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Circle of Friends and Best Buddies Programs Foster Friendship and Inclusion

Imagine students in school who feel they don’t have any friends. The feeling of isolation grows as you eat lunch by yourself — the taunts of bullies just add to the struggle. This is a problem special needs students face on a regular basis.

What if there was a way to help students not feel marginalized? Fortunately, there are two programs currently in place in the Santa Clara Unified School District (SCUSD) — Circle of Friends and Best Buddies.

Both programs are non-profit organizations with similar goals in mind — to promote inclusion and end the isolation of those with special needs by promoting friendships with the general education population.

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“Circle of Friends was introduced to the district four to five years ago,” said SCUSD Superintendent Dr. Stan Rose. “I worked with it in another school district when I was Superintendent there.

“Everywhere, I’ve seen the program grow,” continued Dr. Rose. “I see the same kind of things — a growing appreciation for students with special needs and those that become their friends. The general education students said they learned more from their friendship with the special needs students than they ever gave and they learned to appreciate what they had in life much more.”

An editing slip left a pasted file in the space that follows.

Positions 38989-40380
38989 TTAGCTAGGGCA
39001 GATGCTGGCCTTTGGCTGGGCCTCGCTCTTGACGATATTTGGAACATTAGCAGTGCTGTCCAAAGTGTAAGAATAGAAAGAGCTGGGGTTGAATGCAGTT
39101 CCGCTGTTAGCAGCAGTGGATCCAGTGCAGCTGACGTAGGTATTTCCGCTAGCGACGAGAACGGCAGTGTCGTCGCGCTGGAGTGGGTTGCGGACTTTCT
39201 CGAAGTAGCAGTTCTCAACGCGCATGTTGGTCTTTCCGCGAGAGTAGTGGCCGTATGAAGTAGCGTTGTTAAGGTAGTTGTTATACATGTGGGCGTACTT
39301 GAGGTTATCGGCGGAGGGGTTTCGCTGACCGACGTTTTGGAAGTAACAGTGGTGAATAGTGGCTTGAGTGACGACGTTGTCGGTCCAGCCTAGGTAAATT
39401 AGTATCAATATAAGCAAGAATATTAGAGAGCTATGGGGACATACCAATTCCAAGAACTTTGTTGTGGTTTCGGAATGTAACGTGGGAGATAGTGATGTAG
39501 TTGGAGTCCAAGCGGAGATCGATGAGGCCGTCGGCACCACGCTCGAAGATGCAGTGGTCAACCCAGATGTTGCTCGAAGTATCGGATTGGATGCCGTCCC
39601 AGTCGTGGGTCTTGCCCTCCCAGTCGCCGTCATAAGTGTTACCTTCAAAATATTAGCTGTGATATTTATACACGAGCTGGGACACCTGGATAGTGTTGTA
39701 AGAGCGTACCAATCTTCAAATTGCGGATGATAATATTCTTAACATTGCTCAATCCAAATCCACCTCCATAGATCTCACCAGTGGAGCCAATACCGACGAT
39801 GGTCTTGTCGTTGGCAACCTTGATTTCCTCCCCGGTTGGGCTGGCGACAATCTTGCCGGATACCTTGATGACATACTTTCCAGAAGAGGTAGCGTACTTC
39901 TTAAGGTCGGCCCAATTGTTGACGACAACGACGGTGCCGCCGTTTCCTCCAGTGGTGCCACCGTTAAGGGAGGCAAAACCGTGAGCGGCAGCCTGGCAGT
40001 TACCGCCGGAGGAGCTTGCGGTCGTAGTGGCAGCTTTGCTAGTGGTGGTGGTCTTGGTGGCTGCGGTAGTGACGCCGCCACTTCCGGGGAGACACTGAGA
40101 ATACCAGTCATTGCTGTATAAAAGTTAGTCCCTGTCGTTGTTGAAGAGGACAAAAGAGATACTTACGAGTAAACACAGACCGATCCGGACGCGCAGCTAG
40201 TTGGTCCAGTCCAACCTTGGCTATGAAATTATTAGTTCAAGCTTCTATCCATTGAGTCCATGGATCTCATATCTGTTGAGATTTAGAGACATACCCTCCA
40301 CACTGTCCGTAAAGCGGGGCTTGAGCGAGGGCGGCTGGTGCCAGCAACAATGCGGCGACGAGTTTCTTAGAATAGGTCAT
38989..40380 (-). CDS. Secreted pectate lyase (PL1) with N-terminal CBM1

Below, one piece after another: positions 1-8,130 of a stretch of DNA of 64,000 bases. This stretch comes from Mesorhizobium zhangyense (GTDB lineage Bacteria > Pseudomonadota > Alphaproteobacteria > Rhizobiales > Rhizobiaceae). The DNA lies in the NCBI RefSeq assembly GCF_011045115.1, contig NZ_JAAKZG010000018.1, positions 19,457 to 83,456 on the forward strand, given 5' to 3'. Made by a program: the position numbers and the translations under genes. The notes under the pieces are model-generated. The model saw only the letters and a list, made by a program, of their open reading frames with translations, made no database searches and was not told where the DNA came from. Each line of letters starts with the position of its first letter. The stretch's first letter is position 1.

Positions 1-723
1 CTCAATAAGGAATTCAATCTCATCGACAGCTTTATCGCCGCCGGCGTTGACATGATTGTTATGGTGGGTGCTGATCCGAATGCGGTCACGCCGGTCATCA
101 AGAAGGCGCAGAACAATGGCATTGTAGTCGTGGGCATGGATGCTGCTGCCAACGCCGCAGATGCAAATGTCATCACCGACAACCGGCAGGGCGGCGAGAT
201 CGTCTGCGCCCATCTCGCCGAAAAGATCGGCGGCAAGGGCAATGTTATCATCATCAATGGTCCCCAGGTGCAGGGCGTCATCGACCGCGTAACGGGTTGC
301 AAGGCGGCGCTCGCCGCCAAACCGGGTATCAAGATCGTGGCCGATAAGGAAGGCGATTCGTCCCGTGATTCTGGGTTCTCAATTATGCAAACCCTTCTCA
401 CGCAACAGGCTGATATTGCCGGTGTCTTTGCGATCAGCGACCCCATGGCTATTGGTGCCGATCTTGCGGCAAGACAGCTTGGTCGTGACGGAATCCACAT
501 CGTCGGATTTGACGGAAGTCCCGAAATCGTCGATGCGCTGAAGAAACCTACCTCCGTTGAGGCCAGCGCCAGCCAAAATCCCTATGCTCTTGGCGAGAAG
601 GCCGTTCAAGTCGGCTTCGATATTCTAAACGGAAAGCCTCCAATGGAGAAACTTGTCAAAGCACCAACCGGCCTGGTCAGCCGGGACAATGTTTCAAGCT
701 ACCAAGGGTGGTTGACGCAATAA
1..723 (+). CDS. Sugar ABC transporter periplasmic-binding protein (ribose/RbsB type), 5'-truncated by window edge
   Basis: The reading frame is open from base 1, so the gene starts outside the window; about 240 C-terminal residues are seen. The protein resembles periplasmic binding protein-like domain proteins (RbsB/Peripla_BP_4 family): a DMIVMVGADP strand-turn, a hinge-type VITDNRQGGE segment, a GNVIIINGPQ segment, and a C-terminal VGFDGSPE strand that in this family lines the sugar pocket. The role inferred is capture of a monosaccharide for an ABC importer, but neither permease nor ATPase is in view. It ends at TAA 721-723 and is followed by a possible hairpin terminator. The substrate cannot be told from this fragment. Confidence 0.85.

Currently, Circle of Friends is in three schools in the SCUSD — Peterson and Cabrillo Middle Schools and Laurelwood Elementary School. There are plans to expand the program to Braly, Montague and Haman Elementary Schools and Santa Clara High School next year.

Best Buddies is primarily at Wilcox High School and is known at Peterson as Peterson Pirates/Best Buddies.  Like Circle of Friends, it promotes inclusion in school and helps reduce bullying as the buddies stand up to bullies.

During the Special Olympics Basketball game held at Wilcox in March, several students in Best Buddies not only hung out with their buddies, but also wore shirts adorned with Best Buddies logos.

Both Best Buddies and Circle of Friends promote inclusion and friendship, which, in turn, only enhances their experience in school. When the programs expand to additional schools, more special needs students will be able to receive the benefits of having their own buddies.

For more information about the Circle of Friends, visit their website www.circleofriends.org. For more information about Best Buddies, visit their website www.bestbuddies.org.

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